"After I graduate, I'll be completing my federal service requirement that's associated with the Boren Scholarship. I hope to pursue a Latin America-focused assignment, but the opportunities are truly endless. We have to spend a year doing something with a focus on national security, and I am flexible with anything—I may be placed in a situation where I would need to learn Turkish, for example. My ITS and linguistics background has provided me with unique skill sets that will certainly benefit me on the job market."

Language and Cultural Immersion Experiences in Spain

Sara Giska showcases Spain's Sierra Nevada.

"Living in Spain for 9 months was easily my most memorable Miami-related experience. I left as soon as finals were over my freshman year to be an au pair with a family for the summer, and then I stayed until the end of J-Term 2014 in order to pass the holidays with my host families whom I had met when I was still in high school. During those nine months I also had many opportunities to travel, both within Spain and throughout Europe. These trips were very important to me, as I maintain a travel blog in my free time!

"This was not my first time in Spain, however, but my third! I'd been there for 2 summers prior as a Rotary exchange student in high school, and that's what changed my entire trajectory. During my first visit, I lived with a host family, and this gave me insights into the inner-workings of Spanish culture—not just the little things like taking siestas or drinking sangria, or how people are so lax with their time. Spanish people value large family gatherings more than anything else, which I wasn't accustomed to. During subsequent trips to Spain, I also learned a lot about the economic crisis and the complicated political situation. By the time I left Spain in January, I felt I understood the underlying cultural idioms that took a great deal of time to comprehend—in a way, I now feel split between 2 cultures. I quickly learned not to find fault in anything, and that's what made my experiences in Spain so positive. I wasn't looking for cultural differences, but when I came across one it didn't bother me; instead, I felt intrigued to learn more. As a result, I never felt like I had to overcome many obstacles—I just kind of rolled with them.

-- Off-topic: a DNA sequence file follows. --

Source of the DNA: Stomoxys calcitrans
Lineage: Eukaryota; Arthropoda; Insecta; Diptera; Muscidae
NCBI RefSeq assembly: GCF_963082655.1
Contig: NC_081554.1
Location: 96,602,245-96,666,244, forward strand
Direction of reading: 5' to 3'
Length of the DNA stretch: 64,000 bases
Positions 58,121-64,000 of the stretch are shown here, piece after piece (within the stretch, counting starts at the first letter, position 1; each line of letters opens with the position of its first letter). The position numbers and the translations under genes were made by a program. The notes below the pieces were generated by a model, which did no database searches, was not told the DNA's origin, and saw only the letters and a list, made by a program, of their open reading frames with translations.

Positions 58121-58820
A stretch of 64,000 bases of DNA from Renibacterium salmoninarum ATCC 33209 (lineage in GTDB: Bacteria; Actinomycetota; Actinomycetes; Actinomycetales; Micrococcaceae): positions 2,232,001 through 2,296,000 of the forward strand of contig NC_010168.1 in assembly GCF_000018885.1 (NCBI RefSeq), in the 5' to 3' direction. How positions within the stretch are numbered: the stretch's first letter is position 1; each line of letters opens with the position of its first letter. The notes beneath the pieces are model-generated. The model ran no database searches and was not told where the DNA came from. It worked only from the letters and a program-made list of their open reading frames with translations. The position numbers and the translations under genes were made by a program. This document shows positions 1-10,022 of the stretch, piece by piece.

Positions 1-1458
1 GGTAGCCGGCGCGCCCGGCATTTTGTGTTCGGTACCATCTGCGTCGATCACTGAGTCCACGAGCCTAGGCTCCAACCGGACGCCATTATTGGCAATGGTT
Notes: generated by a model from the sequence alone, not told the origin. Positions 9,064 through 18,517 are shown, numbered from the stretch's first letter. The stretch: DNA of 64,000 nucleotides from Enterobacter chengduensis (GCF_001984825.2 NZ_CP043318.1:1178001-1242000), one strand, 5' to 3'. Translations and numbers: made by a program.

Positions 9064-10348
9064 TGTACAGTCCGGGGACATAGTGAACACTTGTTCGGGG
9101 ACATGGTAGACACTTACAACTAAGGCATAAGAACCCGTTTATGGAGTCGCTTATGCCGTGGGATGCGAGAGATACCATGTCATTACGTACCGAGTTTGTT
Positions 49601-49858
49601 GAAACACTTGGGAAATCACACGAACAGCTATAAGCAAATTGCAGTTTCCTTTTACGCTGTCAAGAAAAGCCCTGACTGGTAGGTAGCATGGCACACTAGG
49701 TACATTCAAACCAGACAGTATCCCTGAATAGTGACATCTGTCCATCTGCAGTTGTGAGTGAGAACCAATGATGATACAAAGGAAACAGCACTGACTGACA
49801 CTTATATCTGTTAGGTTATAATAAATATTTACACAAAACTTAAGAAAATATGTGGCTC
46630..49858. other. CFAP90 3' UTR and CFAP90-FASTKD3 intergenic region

"I developed my language skills even further the second time I went, and by the third time, as a Miami student, I felt really confident communicating with people. And of course, living with a host family helped me with the language acquisition process because you're forced to speak all the time. I also acquired a large group of Spanish friends my age, and we primarily communicated in Spanish; this has been the most invaluable experience in my second-language acquisition.

Sara Giska at Catalunya, Spain, independence celebration

"Becoming conversationally fluent helped a great deal since I was at the University of Barcelona and all the courses were taught in Spanish or Catalan. When I began learning Portuguese, my strong Spanish skills facilitated the language-learning process all the more, and now I feel prepared for Brazil.

"Having these international experiences has made me realize that I would have absolutely no qualms with living abroad for the rest of my life. I can see myself embracing, and settling into, a foreign culture. Living in Brazil and speaking Portuguese next year is going to bring about entirely new perspectives and experiences. I'll be focusing on social inequality between northern and southern Brazil and hope to be able to interview many Brazilians to document the tensions that are still pervasive between them. Southern Brazil is known for its affluence and for being the hub for start-ups and technology, while the North is not developing at the same pace. I'll be in the North for the first 6 months of my funded program, in Salvador da Bahia, where I want to get involved with grassroots organizations. After a brief hiatus, I will then head south to Florianopolis, a beach-hugging city known for its high standard of living. Politically, economically, and demographically, it is essentially the opposite of Salvador. Experiencing these 2 vastly different cultures is the central axis of my thesis, as I vow to show others that there is not one 'Brazil—instead, it is a diverse land with many different ways of life."

Advice to Students

"My background in international studies and linguistics has been quite scattered, but I appreciate the variety of classes I've taken both in my majors and outside them. There have been classes that I thought I wouldn't like, but they have sparked my interest and changed my mind. I suppose I could say I have a lot of interests, and I have not taken a single class at Miami that I have not enjoyed—even courses like geology and economics! Keeping a positive, open mind will benefit you a lot.

"I know that it can seem overwhelming with all the options Miami has—for me, it seems like both a blessing and a curse. Talk to someone within your major, go meet with your departmental head, and get advice for particular programs to pursue. Go study abroad, especially now that J-Term has really opened up the door for people to do so. Some people have had hesitations about leaving Miami for an entire semester, so J-Term has helped with that.

"Honestly, I wish that every Miami student had the opportunity to go abroad, because you come to see that the world is much wider than what you could ever imagine. I believe that it is important, especially for college students who are in a phase of discovering who they are, to pursue opportunities that take them out of their comfort zone. Going abroad certainly provides you with many of those! Given all of the ways Miami is helping students study overseas, the only thing you need to worry about is getting a passport!"

[May 2014]